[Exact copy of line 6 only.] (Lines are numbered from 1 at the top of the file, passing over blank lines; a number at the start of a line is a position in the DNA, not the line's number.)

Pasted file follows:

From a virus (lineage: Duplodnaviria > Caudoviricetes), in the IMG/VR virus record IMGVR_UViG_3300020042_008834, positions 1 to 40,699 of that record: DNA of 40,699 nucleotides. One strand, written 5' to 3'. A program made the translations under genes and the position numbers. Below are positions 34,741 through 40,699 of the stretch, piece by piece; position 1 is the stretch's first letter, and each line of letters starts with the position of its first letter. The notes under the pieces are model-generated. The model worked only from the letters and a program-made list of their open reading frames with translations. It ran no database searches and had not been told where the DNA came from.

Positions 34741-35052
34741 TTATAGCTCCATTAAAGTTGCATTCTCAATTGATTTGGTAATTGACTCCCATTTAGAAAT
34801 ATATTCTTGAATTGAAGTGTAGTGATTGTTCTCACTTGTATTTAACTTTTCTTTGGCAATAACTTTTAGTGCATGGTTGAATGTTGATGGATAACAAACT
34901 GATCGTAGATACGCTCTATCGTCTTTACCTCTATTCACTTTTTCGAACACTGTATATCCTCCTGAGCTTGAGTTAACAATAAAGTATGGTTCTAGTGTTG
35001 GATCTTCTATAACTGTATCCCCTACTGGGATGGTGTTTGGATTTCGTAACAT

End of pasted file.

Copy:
35001 GATCTTCTATAACTGTATCCCCTACTGGGATGGTGTTTGGATTTCGTAACAT